Bacteria resistant to antibiotics is up in factory poultry

By Ben Lilliston

 

January 08, 2003: Most patients with food poisoning don’t need to be treated with antibiotics. But for those whose infections spread beyond the intestine, antibiotic treatment can be live-saving. Two studies released this month indicate that several such critical antibiotics
may be losing their effectiveness.

The studies found that bacteria commonly found on supermarket chicken and poultry are getting stronger — developing resistance to many of the most valuable antibiotics used to treat humans. Both studies pointed to the overuse of drugs in factory poultry and livestock farms as part of the problem.

The scientific consensus is now that antibiotic use in food animals contributes to antibiotic resistant bacteria transferred to humans, mainly through contaminated food.

The studies called for an end to the routine feeding of antibiotics to animals that are not sick. Today they are both used to promote growth and to compensate for crowded,
stress-inducing and unsanitary conditions that are conducive to infection.

Salmonella and Campylobacter bacteria are the two most common bacterial causes of U.S. foodborne illness, and are responsible for more than 3.3 million infections and more than 650 deaths every year.

The two new studies found high levels of Salmonella and Campylobacter on supermarket poultry and that these bacteria were resistant to important antibiotics — like ciprofloxacin (Cipro), Synercid and tetracycline — that are commonly used to treat humans.

The Institute for Agriculture and Trade Policy (IATP) and the Sierra Club commissioned an independent laboratory last fall to test 200 fresh chickens and 200 batches of ground turkey. The lab found that 95 percent of the whole chickens were contaminated with Campylobacter and nearly 62 percent of the Campylobacter tested were resistant to one or multiple antibiotics.

Salmonella bacteria were found in 45 percent of the ground turkey purchased, and 62 percent of Salmonella from turkey tested were found resistant to one or more antibiotics.

Another study published in the January issue of Consumer Reports found that 49 percent of the chickens bought at supermarkets and other stores are contaminated with Campylobacter and/or Salmonella bacteria.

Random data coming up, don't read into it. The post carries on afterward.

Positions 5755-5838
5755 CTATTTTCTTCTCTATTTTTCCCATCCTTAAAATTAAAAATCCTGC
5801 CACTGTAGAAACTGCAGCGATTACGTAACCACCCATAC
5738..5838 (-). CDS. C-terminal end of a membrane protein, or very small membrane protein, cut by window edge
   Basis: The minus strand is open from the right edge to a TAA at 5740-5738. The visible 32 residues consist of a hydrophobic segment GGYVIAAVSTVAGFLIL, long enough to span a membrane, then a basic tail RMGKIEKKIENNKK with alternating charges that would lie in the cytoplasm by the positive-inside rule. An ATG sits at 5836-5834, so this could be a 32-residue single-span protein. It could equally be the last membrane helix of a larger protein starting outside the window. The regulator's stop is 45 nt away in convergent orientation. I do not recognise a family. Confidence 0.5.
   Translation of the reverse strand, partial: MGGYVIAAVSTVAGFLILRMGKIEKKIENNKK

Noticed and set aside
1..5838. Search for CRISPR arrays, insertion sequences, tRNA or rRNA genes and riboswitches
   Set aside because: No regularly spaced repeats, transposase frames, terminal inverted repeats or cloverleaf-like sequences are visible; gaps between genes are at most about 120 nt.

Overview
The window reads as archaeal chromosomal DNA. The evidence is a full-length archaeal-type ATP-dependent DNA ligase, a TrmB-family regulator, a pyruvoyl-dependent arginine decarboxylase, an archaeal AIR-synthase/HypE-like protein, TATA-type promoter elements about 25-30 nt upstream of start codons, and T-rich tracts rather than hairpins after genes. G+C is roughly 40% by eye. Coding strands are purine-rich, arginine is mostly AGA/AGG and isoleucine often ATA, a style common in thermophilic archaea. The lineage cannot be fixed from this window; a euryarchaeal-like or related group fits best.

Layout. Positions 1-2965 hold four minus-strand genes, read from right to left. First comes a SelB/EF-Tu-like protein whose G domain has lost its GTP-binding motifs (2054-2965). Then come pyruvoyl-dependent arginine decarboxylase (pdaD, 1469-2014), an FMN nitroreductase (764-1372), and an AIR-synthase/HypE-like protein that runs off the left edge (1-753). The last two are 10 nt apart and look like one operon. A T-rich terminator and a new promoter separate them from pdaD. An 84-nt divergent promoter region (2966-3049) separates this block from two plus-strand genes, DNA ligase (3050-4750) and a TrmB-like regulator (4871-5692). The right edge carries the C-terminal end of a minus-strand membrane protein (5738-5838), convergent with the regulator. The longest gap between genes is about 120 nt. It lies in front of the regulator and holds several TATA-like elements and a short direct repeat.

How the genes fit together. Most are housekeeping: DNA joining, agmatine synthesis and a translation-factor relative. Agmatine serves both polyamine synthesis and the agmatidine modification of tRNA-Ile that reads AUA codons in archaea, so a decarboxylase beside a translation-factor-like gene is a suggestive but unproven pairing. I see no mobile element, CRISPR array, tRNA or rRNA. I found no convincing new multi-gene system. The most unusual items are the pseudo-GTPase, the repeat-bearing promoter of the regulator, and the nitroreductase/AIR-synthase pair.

Ninety percent of the Campylobacter tested and 34 percent of the Salmonella
tested showed resistance to at least one antibiotic.

When bacteria are resistant to antibiotics that doctors rely on for treating infections,
it puts patients’ lives at risk by taking away a critical tool for recovery. These antibiotic resistant strains of bacteria are more potent, increasing the likelihood that you will become sick and stay sick longer than if exposed to non-resistant organisms. Bacteria become resistant from overexposure to antibiotics.

The Union of Concerned Scientists estimates that 70 percent of all antibiotics in the U.S. are fed to pigs, poultry and cattle for reasons other than treating disease, like growth promotion. The majority of such medicines are “medically important,” and are identical, or nearly so, to human antibiotics.

There are a few steps that should be taken immediately to protect the effectiveness of these antibiotics. Congress should ban routine uses of medically important antibiotics in
healthy poultry and other livestock. Over 30 medical groups, including the American Medical Association, have endorsed this action.

Aside from taking steps to cook meat and poultry thoroughly, consumers can buy poultry raised without antibiotics. The IATP has put together an on-line state-by-state listing of meat and poultry producers using no antibiotics, or no routine antibiotics, in addition to restaurants and other places to buy these products — at www.iatp.org/eatwell.

In the fight against foodborne illness, we are living on borrowed time.

(Lilliston is the communications coordinator for the Minneapolis-based Institute for Agriculture and Trade Policy. For information, email blilliston@iatp.org.)



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